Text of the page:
“On our last day on a trip to Africa in 2003, we visited a Massasi village,” said Tim Eustace, speaking at the Bayonne Rotary Club monthly breakfast on July 31. “Our youngest son at nine years old came away from it saying we had to do something about the poverty. We tried to convince him that it was not a good idea and that we couldn’t solve anything on the other side of the world. So Cory went to school and raised $1,400, going classroom to classroom. He came back and said, ‘We have to do something. Take this to your Rotary Club.’ So that was the birth of the Kenya project.”
Eustace and his wife, Kath Palumbo, gave the Bayonne club a progress report about the most recent trip that took place in early July, work Bayonne school children helped raise money to achieve.
“We’ve been doing this for eight years,” he added, “We go there every summer with 15 to 20 volunteers. We built one school, and we’ve started on our second, and with Bayonne’s help, we have built a water source that will supply fresh water to the school and 22 nearby villages.”
Bayonne Rotarian Rev. Dorothy A. Patterson said Bayonne school kids raised more than$6,000 of the $14,000 price tag needed to construct a water system for the school in Kenya.
Rotary is a worldwide organization with local community service clubs in over 211 countries in the world and 1.2 million members. For over 100 years they have lived by the Rotarian Motto: “Service Above Self.” Rotary work includes local and international humanitarian service projects that build good will and peace throughout the world.
The Maywood Rotary Kenya Project was a joint effort between the Bayonne and Maywood clubs.
“It’s a water project that cost a total of $14,000 to build. While this may sound like a lot of money but isn’t, if you consider that we have just furnished water to the school – which has 450 students – and the local villages,” Eustace said. “The school feeds between 22 and 25 different villages. We provided water to the area just by running side pipes. This provides them with fresh, clean water, something they’ve never had at this village before. This was our eighth trip. We never imagined going to Africa every year and working in the dirt. I’m a chiropractor, my wife is a teacher. And we end up being laborers every year.”
Eustace said a group of between 15 and 20 volunteers go to Kenya each year to work on school or school related projects. Although they intended to build the water source last year, he said, they had to construct a preschool and kindergarten first in order to allow the school to be certified.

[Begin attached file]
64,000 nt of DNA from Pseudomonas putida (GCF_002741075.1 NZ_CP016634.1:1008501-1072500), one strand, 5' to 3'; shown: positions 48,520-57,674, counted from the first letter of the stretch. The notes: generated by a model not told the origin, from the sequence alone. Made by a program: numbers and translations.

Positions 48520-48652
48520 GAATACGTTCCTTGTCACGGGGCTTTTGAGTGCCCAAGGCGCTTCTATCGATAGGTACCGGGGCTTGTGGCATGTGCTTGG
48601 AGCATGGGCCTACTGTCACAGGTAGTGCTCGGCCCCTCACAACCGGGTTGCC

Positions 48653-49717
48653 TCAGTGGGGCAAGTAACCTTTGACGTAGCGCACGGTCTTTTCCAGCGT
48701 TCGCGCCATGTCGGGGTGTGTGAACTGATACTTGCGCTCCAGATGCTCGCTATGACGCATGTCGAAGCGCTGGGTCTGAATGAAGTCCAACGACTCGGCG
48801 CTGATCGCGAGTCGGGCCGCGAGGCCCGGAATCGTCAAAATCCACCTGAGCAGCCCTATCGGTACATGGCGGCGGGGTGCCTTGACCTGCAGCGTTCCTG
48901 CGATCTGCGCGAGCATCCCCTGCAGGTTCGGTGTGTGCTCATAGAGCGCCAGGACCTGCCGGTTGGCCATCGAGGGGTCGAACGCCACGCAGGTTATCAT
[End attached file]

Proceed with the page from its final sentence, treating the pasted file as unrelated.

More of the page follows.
“They have two classroom buildings for 300 children and they had no running water. So we expand the idea of them being healthier and able to eat better, able to have a better classroom environment,” he said.
Prior to the completion of the water project, kids had to walk a half mile each way with water barrels on their backs, before they could start school.
“So the principal told us that the kids will get much more education now that they have running water,” Eustace said. “This astounded us. We thought we were protecting them from diseases because they say one water source gets rid of the need for three doctors.”
“We could not have done this project without the Bayonne Rotary club.” – Tim Eustace
Indeed, kids were suffering from ringworm and other diseases either because they washed and drank from the river or had no other place to wash their hands.
“Everybody works all day long. This is our vacation. We get up at the crack of dawn and go dig in the dirt,” he said. “I love doing these in-the-dirt projects. When you come home I think I’ve built something that will last forever.”
Barbed wire and hurricane fencing were installed to discourage the animals.
“Believe it or not, when the sun goes down, everything you can imagine is out there – except tigers which don’t exist on that continent,” he said.
The trenches in which the piping is installed run for about a half mile and are put down two feet deep.
“As we learned from our last water systems, elephants can crush pipes,” he said.
Although Eustace had brought a number of experts along with the volunteers, it was a Massasi woman who devised the water system.
“She said what we’re doing wasn’t working,” he said. Her name was Mercy, and Tim called her “our angel in Africa.”
“She said, ‘Let’s just use the water source we have,’ and she said ‘This is the Roman way, the Chinese way. They had running water hundred and hundreds of years ago,’” Eustace said. “She devised the system and she explained to the masons and the teachers what we wanted. The water source allowed the school to build a garden for the first time.”
Bayonne helped make it possible
“We could not have done this project without the Bayonne Rotary club,” he said. “Our fundraising – like all fundraising – is down. You made it possible for us to do this project.”
Bayonne Schools Superintendent Dr. Patricia McGeehan said this was a student council project with student councils in each of the schools gathering money for the cause.
“They do a series of fun days to raise the funds,” she said.
Eustace said the project needs volunteers.
“This changes your life,” he said. “But it cost $4,000 to be a volunteer and this covers meals, air fair, and the luxury tent. We have taken people from eight years old to 85 years old. There is no age limit. We had a retired teacher who stopped coming at 84. The Massasi were stunned at her age because for every one of our years, they count two years – the wet season and the dry season – and they were trying to convince her that she was somewhere around 170 years old.”